Project Banaba The untold mining history of Banaba Ocean Island

Project Banaba by Banaban scholar and artist Katerina Teaiwa (Tabiang and Tabwewa) is a traveling multimedia installation that commemorates the history of Banaba, also known as Ocean Island in the Moana Pacific. Banaba Island was destroyed by environmentally devastating phosphate mining during the 20th century, leading to the total relocation of its people in 1945, with the 76th anniversary of their displacement being marked recently on 15 December 2021.

Project Banaba explores the untold New Zealand phosphate mining history in Banaba Island; and the resilience of the Banaban community in the face of social and political adversity. Alongside Project Banaba, Te Uru presents the special project, Te Kaneati – a community-led exhibition that highlights the experience of Auckland’s thriving Banaban community.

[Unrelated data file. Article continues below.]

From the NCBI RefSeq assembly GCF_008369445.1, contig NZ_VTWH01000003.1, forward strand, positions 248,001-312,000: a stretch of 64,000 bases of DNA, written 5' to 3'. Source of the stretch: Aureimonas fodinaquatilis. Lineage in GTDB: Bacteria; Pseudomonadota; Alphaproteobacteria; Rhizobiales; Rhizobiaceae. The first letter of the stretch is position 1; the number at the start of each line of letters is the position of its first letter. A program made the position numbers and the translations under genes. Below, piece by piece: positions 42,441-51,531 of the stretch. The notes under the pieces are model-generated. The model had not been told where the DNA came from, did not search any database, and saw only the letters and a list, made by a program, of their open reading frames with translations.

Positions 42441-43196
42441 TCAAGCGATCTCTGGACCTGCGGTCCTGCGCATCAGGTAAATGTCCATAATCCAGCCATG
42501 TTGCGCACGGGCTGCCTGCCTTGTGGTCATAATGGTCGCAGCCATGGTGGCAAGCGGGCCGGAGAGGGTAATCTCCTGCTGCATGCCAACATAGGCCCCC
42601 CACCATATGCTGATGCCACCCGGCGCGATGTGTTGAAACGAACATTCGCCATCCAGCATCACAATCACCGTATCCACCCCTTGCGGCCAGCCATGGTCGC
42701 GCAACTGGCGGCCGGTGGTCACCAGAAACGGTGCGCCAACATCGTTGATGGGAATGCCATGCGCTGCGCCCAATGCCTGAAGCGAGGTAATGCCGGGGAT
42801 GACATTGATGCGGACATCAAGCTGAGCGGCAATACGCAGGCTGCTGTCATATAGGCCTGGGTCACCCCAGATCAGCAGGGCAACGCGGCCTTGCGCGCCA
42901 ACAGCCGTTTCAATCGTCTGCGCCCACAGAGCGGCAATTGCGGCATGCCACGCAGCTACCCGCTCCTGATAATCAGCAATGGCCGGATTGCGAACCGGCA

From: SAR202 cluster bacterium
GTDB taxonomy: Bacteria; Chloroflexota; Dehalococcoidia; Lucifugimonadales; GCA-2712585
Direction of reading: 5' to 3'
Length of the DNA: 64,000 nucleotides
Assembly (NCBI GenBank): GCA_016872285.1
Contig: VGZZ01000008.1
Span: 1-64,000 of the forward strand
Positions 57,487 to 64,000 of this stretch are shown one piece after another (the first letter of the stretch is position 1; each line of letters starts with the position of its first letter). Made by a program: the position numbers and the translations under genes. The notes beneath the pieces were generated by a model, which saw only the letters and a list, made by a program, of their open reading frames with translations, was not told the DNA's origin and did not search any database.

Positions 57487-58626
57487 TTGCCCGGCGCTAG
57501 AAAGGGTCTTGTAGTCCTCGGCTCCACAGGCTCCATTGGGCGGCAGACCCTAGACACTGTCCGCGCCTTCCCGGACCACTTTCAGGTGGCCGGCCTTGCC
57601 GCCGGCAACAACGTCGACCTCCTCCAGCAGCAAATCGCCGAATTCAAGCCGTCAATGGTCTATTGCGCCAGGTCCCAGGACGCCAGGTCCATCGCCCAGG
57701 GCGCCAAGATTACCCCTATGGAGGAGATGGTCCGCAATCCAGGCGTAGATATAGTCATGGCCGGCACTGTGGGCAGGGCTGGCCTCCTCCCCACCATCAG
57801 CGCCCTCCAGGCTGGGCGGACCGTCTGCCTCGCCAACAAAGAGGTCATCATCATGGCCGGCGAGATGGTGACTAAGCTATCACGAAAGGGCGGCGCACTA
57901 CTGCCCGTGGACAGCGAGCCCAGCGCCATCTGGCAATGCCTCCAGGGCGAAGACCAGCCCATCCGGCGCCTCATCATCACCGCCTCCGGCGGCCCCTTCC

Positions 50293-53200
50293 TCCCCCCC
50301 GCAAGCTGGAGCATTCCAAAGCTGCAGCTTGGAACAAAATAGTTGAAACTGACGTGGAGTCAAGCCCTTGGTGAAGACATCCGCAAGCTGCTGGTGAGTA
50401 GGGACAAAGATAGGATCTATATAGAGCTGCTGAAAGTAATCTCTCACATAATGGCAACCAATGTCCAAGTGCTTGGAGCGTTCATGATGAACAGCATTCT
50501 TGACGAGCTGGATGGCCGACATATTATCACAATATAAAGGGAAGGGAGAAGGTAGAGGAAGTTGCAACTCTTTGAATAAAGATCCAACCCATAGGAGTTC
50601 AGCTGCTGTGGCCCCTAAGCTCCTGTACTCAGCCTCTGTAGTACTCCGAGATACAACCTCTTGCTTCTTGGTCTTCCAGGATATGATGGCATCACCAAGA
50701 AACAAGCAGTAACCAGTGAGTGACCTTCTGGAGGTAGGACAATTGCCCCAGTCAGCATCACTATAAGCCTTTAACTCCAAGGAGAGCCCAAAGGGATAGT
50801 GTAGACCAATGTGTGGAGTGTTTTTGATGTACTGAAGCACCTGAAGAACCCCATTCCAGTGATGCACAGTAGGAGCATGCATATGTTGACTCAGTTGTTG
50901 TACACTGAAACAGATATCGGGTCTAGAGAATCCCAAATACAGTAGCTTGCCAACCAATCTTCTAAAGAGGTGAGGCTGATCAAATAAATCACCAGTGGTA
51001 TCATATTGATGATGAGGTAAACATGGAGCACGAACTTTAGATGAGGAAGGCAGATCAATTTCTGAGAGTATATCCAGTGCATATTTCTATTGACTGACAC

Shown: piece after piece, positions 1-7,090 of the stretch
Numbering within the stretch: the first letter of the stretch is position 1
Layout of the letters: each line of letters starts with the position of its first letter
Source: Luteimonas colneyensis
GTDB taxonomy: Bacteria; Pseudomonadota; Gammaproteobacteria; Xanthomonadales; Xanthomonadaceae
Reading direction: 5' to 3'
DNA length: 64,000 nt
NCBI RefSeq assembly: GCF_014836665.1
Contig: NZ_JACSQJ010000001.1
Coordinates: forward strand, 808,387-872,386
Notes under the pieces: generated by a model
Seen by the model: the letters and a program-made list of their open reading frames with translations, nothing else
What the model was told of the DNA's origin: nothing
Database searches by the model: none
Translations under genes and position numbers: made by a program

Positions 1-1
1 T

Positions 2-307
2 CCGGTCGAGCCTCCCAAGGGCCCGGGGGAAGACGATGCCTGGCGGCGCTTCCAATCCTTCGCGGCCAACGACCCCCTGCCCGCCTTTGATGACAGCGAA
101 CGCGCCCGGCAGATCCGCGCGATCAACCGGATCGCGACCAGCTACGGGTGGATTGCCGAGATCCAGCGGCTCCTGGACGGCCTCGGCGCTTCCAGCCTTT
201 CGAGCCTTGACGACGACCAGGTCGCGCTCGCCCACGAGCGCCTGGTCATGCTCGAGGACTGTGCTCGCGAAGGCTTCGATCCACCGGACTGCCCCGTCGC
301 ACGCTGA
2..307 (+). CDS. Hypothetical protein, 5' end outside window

Project Banaba and Te Kaneati are co-curated by Te Uru, Auckland Banaban Christian Fellowship Support Hub and Yuki Kihara in close consultation with Katerina Teaiwa. Te Kaneati is supported by CNZ and Corbans Pacifica Arts Center.

05 March - 29 May 2022

Photos 1-4, 10-11 by Sam Hartnett Photos by 5-9 Gui Taccetti


Exhibition video
Interview with Katerina Teaiwa
Photo essay on the Banaban diaspora
On phosphate mining on Banaba
Katerina Teaiwa in conversation with Michael Fitzgerald (1mb)